Students at universities are not the only ones who suffer from mental ill-health. While in recent years they have arguably received more attention, particularly in the UK, academic staff at universities and other higher education institutions require support too. In fact, the recent suicide of a professor in the U.S. has sparked renewed discussions about supporting the mental health needs of academics.
As concerns grow about the mental health challenges faced by academic staff, several public and private organisations involved in supporting academic research have become interested in better understanding these challenges, and how researchers could be better supported. We recently reviewed the evidence in this area for the Royal Society and the Wellcome Trust, and found that there is still a lack of robust data, but nevertheless strong grounds for concern.
The available evidence suggests that the well-being of academic staff is worse than for individuals in other types of employment. In fact, the levels of burnout among university staff are comparable to “high-risk” groups, such as health care workers.
However, identifying the problems and working out how to address them remains a significant challenge for the higher education sector. This is not helped by the limited evidence available about the mental health of this group, which means that the mental health needs of higher education staff are still not properly understood.
As with other professions, a number of pressures can have an effect. The pressure to publish and win grants in highly competitive environments; job insecurity; the conflict between work and family life; and the pressure to balance teaching, research and administrative responsibilities all seem to be contributing factors for researchers.
Large-scale surveys (PDF) have suggested that UK higher education staff report worse well-being in areas of work demands, managerial support, and clarity about their role. The only area where higher education staff reported higher well-being was job control, but the results were still mixed. Postgraduate students face similar challenges: About 40 per cent report symptoms of depression, emotional or stress-related problems, or high levels of stress.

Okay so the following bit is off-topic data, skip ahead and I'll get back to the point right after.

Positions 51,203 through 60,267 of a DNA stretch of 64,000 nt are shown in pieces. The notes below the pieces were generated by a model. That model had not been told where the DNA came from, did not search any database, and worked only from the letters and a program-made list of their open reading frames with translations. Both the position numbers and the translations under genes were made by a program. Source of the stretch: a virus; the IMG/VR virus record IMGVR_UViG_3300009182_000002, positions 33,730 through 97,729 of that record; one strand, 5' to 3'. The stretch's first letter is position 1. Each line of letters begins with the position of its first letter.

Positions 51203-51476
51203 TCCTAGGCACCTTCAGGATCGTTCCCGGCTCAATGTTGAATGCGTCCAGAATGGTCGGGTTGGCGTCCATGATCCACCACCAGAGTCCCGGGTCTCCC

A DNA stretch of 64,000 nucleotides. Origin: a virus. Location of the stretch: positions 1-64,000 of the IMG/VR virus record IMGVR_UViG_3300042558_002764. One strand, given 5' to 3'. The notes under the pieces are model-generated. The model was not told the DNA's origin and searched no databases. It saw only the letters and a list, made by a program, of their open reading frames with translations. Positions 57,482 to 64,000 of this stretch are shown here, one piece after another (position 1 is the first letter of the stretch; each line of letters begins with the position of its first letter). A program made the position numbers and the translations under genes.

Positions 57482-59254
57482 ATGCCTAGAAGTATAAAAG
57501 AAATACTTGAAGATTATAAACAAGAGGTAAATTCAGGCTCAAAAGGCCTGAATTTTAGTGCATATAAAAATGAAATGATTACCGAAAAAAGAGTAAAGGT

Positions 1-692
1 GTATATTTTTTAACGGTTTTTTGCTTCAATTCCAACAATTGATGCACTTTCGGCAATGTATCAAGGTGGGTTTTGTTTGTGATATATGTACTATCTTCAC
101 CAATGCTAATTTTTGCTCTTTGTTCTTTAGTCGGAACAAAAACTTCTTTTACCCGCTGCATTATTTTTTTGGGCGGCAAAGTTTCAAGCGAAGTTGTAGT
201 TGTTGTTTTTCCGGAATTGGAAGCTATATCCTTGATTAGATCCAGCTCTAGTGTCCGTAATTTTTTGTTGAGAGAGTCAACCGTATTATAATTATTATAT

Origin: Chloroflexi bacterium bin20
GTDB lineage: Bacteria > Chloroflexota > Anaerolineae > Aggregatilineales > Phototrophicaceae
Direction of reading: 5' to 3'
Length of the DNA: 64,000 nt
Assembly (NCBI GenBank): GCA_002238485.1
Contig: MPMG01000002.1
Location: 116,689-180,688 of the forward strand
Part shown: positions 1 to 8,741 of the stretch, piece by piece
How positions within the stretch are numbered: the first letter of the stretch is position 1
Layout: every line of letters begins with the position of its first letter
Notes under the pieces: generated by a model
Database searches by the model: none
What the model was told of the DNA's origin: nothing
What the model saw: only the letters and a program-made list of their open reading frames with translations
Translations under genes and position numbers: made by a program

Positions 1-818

Poor workplace well-being can contribute to reduced productivity for higher education staff—both through absenteeism, where staff miss work, but more importantly, through presenteeism, where staff attend work but are less productive. Some estimates value the impact of reduced workplace productivity at more than £500 million per year for the UK's higher education sector alone.
One challenge when looking to address the problems of poor mental health and well-being in the higher education sector is the fact that staff are not disclosing conditions. UK national statistics indicate that only 6.2 per cent of university staff disclosed a mental health condition to their employer, but they have been found to be among the occupational groups with the highest levels of common mental disorders, with a prevalence of about 37 per cent. This is higher than the English average in the recent Health Survey for England, showing that 26 per cent of all adults have been diagnosed with at least one mental illness.
At the same time, evidence of the effectiveness of mental health interventions in the higher education sector is limited. The majority of interventions aim to support researchers to deal with workplace stress, but they may not be effective in addressing the root causes of that stress or wider mental health problems relating to life outside work.
It is clear that more work is needed to understand both the mental health needs of researchers and how they can be addressed. Mapping the mental health policies and procedures at UK higher education institutions is one way to better understand what is currently in place. At the same time, conducting more higher-quality evaluations of mental health interventions can help to identify what actually works.
Finally, there could be more research studying the prevalence of mental health conditions among early-career researchers who may face greater challenges, such as job insecurity.
We know that the mental health and well-being of higher education staff is a significant challenge for the profession, probably more so than what has been reflected in the evidence. However, more work is needed to pinpoint the reasons behind these mental health problems and how they can be addressed. Otherwise mental health will continue to be the hidden problem affecting a significant proportion of those in the higher education sector.
Susan Guthrie is a research leader and Catie Lichten is an analyst at RAND Europe. Both were involved in the study Understanding Researcher Mental Health.
This commentary originally appeared on Times Higher Education on August 27, 2017.